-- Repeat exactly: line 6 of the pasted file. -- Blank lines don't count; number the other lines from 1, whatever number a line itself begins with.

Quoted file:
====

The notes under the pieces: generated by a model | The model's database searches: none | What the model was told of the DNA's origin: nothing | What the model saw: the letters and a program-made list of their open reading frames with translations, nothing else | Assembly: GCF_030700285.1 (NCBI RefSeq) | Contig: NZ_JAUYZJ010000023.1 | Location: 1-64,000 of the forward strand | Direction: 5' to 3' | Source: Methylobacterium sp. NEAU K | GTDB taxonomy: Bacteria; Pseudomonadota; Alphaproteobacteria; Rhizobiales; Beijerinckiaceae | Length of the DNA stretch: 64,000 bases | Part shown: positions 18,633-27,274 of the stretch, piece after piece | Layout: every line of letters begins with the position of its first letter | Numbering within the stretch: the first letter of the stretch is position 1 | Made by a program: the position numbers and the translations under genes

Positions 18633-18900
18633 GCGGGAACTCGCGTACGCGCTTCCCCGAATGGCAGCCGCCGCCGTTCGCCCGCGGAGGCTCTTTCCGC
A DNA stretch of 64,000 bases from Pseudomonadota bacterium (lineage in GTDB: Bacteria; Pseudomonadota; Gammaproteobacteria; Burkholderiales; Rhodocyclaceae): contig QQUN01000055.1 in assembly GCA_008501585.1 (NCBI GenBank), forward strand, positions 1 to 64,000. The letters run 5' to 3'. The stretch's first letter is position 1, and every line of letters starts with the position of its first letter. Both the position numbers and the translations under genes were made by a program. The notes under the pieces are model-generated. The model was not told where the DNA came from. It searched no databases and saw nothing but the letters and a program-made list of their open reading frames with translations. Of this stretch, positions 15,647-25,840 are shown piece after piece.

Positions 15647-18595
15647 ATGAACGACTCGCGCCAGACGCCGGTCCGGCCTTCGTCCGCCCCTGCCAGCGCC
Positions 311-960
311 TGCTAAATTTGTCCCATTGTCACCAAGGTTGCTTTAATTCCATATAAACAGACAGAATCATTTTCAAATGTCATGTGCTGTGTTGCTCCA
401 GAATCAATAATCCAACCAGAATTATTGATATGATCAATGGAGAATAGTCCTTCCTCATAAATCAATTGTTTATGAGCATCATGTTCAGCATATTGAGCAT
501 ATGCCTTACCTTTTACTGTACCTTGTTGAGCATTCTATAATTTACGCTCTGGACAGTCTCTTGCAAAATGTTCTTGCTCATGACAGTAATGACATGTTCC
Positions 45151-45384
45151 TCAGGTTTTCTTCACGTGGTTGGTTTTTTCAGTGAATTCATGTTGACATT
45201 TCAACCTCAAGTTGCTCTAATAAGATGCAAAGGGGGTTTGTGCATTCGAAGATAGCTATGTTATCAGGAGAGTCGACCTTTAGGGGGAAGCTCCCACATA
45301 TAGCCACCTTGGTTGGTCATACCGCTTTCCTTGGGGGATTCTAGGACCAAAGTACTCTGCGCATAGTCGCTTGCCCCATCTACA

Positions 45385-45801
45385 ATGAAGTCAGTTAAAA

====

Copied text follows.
15647 ATGAACGACTCGCGCCAGACGCCGGTCCGGCCTTCGTCCGCCCCTGCCAGCGCC